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THE LAW OF NUMBERS - CONTINUED - HOW TO CUT COSTS

Mar 14, 2016
Article #325
Author: Mel Jones

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A couple months ago I wrote an article on how to reduce the cost of running your restaurant business, or any business for that fact,  by reducing the number of items you need to keep track of such as food and paper products. This article received great reviews.  Many have asked me to write in more details on how to go about implementing this concept in your restaurant. 

This blog focuses on reducing the time spent on food and paper items and therefore reducing the overall cost structure with the theory being the fewer the items to track, count, inventory, prepare, move around, space, pay bills, etc. the less man hours as well as the less spoilage and theft will occur.

The first concept a restaurant owner needs to understand is there are items in the kitchen taking an enormous amount of time and space to manage (order, maintain, pay for, inventory, prepare, etc) and there are items that take little time to manage. For example, salt is a low price commodity requiring little time to manage and one can buy several months supply of it and it won't spoil nor does anyone want to steal it.  Fish on the other hand spoils quickly, takes-up lots of space, it is hard to predict demand, is very expensive and has a high theft rate. 

Here is where you'd start.  The typical kitchen contains three types of items.  I categorize them as A, B, C.  A items account for 80% of the value of your food inventory, but very few actual items numbers, while C items account for perhaps 5% of the value of your food inventory and 80% of the item count.  B is every thing else like fruits and  most vegis, frozen items, and certain spices.  

Your money is in the A items. So your focus needs to be on those items.  This blog will focus on those items for now.

Those items are usually the proteins, certainly vegetables and fruits as well as certain special and expensive spices. These should account for roughly 20% of the item count. These need to be looked at closely to determine if you need all of them of has your menu evolved over time.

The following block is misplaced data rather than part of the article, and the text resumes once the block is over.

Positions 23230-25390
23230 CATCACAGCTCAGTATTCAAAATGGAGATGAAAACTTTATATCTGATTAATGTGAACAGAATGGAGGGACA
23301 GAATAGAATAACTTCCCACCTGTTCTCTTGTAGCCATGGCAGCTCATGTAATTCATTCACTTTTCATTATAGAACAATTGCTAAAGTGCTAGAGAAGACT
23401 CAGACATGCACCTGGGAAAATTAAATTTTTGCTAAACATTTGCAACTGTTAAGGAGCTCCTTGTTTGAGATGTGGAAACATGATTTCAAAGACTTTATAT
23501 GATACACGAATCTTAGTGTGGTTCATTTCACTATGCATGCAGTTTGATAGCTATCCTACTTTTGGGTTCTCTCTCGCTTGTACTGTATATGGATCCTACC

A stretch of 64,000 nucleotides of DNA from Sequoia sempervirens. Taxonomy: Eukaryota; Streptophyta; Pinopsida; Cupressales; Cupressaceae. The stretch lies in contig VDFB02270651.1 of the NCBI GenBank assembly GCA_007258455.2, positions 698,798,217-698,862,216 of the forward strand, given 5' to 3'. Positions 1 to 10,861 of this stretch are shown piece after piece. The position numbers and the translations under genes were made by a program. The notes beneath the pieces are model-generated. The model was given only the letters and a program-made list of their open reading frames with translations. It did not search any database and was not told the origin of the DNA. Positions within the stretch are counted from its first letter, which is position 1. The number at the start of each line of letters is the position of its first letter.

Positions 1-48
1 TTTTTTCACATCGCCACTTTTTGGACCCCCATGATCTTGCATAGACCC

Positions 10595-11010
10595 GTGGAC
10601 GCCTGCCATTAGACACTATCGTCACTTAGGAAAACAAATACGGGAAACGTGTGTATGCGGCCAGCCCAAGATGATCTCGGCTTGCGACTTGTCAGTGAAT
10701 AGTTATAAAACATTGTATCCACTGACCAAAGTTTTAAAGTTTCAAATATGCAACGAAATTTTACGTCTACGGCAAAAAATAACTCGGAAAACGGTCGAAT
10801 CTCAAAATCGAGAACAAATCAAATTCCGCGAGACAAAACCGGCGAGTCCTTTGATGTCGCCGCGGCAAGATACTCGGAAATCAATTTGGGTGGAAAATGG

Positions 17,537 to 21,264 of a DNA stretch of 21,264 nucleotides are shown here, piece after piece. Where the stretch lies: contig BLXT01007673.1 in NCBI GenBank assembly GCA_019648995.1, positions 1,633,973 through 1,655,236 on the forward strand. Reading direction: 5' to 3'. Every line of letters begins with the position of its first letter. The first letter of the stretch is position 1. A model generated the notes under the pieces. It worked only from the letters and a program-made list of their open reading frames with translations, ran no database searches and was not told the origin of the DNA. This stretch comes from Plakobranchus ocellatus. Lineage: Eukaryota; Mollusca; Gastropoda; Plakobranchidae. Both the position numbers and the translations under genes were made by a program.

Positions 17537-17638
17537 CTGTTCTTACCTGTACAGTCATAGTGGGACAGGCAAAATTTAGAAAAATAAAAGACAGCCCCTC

For example, I visited a BBQ restaurant a few months ago.  This restaurant over time went from carrying 2-3 protein items to perhaps 10.  They went from making 3-4 sides to making 15. He was making some 10+ BBQ sauces as well. He couldn't get his labor or food costs down to industry levels of under 30%.  He was trying to satisfy every possible customer's needs. 

No matter how hard he tried, he couldn't get his labor or food cost under control.  Now let's think about the labor. He's making 15 side dishes every day. That's got to be using plenty of man hours to prepare them.  He's preparing and cooking 10 proteins every day.  That's taking a lot of man hours to do.  So how could he reduce labor unless he reduced the number of items being made?  He can't!

He was afraid to make changes to the menu, which is a common fear in this business.  Fortunately, the fear is unwarranted.  If you make the best product, give the best service and provide a good value, people will come even if you remove a few items from the menu. 

So this owner implemented some of these changes as I write and if he truly does what I suggested, he'll see his labor drop from 38% to the high 20's. He'll see his food costs drop from the 35% range to the 30% range as spoilage is reduced, and with fewer items to track, he'll be able to monitor theft better. His product quality will improve as the labor isn't being forced to prepare so many items in s certain fixed period of time. 

How many times have we seen restaurants packed and we look at their menu and its simple with few choices, but the choices are the very best product one can find in the area. 

To conclude, limit your A items to as few as possible and don;t get sucked up by the idea you're going to lose customers because you take something off the menu.  It just isn't so. By making the best of a few items, you'll gain customers and loyalty and even a following. 

                                                                                                                                                                                                                                                       

We at SellingRestaurants feel obligated to educate the public, our customers and our clients with information that can help them make more intelligent buying and selling decisions. 

Mel Jones is one of the premier restaurant brokers in the nation having published hundreds of articles on buying and selling a restaurant and bar business, selling thousands of restaurants in CA., WA and AZ and building one of the most copied business models in the brokerage industry.  Mel started SellingRestaurants in 2004 with the one simple concept, give the buyers the information they need to make intelligent buying decisions without being pestered by a broker or hiding information, prepare the business for market by researching key details that make or break deals and educate the buyer on the buying process to create an intelligent buyer.  Prior to SellingRestaurants, Mel was a Chief Financial Officer for Universal Music Group, the largest music company in the world.  There he participated in more than $11.5 billion of merger and acquisition transactions.  He also work for top companies such as Nestle Foods, USA. He hold a Bachelors in Business Administration Finance as well as atteneding Law School at Gonzaga University.  Give Mel a call at 480.274.7000 or e-mail him at [email protected] if you have any questions. 


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